Imagine never having to clean your bike ever again, even after the muddiest or wettest ride. That may sound like a pipedream but a new laser etching technology developed by researchers at the University of Rochester's Institute of Optics brings that fantasy a little closer to reality.
The idea of a self-cleaning surface is nothing new and spray-on treatments such as Ultra-Ever Dry and NeverWet are already on the market. While they work quite well at repelling mud, dirt, oil, and water, they're also messy to apply, prone to wear, and produce a hazy, matte finish – all of which makes both products only marginally appealing to the cycling world.
This new technology, however, instead uses a novel, ultra-fine laser etching technique to produce a microscale texture directly on the material itself while still retaining a glossy outward appearance.
Dirt and other contaminants would not have sufficient surface area to stick to and thanks to the ultra-hydrophobic properties, water droplets don't just slide off the surface – they actually bounce off. Just like the leaf of the lotus plant, whose unique surface is artificially replicated here, those water droplets also tend to carry with them whatever particles do manage to stick, effectively creating a truly self-cleaning surface.
Video: Just imagine how clean your bicycle would stay if water and mud bounced off the surface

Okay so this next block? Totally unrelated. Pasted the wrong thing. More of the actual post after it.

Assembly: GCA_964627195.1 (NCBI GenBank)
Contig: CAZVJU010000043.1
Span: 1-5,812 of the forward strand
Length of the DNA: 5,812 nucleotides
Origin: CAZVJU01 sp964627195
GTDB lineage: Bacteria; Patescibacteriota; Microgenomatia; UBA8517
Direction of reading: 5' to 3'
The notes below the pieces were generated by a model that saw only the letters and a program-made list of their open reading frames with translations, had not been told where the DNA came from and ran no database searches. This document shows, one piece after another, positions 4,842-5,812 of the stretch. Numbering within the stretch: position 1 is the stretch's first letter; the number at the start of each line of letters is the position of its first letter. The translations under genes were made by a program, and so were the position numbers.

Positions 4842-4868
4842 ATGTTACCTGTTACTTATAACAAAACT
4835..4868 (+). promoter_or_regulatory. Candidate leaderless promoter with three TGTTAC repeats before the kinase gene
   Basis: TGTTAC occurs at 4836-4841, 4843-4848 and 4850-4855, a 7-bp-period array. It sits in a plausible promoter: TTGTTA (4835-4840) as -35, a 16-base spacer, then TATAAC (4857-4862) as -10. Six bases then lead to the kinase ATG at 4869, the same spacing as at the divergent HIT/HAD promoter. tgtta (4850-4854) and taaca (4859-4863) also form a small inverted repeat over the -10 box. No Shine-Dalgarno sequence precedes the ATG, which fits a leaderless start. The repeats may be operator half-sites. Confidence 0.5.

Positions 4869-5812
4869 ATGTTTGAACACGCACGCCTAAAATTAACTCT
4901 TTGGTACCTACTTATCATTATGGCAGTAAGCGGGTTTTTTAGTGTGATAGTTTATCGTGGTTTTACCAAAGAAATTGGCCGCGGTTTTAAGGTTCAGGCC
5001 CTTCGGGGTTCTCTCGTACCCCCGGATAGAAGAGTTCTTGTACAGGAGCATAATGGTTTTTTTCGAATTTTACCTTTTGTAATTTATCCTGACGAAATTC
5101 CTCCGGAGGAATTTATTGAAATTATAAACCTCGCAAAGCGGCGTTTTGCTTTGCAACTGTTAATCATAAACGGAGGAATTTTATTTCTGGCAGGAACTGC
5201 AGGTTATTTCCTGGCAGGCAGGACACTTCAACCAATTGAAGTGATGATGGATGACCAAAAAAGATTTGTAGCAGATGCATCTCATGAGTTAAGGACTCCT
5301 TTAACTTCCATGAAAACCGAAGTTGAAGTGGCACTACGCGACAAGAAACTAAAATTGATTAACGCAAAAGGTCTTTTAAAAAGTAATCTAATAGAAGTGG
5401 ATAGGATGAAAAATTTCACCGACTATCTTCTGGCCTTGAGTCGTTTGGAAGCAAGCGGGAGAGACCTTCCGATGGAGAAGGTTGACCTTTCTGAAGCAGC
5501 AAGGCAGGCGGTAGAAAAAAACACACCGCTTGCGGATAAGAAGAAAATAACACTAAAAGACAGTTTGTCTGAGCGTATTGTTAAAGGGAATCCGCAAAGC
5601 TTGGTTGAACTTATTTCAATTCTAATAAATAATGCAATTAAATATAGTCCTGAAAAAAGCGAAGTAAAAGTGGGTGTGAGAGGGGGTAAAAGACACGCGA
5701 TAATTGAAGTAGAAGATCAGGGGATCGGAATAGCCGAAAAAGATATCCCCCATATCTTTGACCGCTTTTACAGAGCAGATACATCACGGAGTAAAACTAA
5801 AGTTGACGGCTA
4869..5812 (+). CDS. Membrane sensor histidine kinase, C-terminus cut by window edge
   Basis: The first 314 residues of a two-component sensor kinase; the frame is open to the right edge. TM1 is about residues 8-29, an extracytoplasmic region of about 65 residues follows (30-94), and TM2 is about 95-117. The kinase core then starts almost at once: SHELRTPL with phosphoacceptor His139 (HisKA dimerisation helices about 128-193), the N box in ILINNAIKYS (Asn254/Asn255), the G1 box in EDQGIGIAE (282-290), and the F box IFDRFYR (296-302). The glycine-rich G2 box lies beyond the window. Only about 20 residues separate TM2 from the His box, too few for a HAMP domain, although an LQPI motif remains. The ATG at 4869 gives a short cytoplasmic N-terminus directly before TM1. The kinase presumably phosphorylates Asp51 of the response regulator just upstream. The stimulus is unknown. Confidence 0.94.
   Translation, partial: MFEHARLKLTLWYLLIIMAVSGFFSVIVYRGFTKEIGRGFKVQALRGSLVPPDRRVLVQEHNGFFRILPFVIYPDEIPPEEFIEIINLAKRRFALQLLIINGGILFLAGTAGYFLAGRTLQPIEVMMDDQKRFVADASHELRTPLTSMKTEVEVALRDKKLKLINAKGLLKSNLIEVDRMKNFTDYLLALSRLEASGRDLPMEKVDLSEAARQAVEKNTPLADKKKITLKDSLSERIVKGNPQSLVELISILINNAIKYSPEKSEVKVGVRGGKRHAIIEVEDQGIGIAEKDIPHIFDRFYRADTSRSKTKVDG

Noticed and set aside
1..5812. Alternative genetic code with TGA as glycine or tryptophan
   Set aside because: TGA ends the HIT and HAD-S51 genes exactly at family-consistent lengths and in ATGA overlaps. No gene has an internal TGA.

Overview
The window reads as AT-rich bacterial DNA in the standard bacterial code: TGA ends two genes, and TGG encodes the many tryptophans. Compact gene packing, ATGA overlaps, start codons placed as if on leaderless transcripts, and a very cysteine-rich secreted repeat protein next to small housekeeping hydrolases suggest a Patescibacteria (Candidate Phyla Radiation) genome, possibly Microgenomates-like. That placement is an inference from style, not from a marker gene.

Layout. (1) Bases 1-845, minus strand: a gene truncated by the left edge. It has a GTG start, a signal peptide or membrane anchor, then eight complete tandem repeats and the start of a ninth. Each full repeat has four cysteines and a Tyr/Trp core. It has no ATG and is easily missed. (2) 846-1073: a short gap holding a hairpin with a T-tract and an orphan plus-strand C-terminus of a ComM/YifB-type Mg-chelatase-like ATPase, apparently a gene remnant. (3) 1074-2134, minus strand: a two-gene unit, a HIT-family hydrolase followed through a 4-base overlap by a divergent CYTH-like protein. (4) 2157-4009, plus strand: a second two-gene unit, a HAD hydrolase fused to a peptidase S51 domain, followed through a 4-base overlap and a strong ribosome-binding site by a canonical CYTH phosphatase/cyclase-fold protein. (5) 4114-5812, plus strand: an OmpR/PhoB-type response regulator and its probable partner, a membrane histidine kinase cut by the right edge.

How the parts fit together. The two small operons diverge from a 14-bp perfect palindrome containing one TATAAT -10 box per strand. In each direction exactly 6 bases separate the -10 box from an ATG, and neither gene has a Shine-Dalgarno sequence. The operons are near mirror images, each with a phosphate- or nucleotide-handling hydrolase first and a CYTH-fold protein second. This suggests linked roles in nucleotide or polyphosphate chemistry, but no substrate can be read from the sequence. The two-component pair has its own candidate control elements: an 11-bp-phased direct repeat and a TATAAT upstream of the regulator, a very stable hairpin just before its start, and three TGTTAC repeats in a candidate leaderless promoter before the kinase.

While a PhD in physics is certainly helpful in developing such technology, it doesn't take much to see how cyclists could benefit from treated frames, components, and wheels. Mountain bikes would stay clean after even the sloppiest rides, 'cross racers would have almost no reason to pit, and your road bike would look like it was freshly prepped by a Tour de France team mechanic every time you rolled out the door. Meanwhile, winter fat bike riders would never have to worry about ice buildup.
The concept is not without its limitations, of course.
The technology currently only works on metallic materials, which are not only rendered pitch black in the process but also end up with a matte finish. It's also unclear how such a finely etched surface pattern would hold up to abrasion or if the process can be practically applied to larger objects.
Video: While you don't need a PhD in Physics to see the benefits of a self-cleaning material, you might need one to develop the technology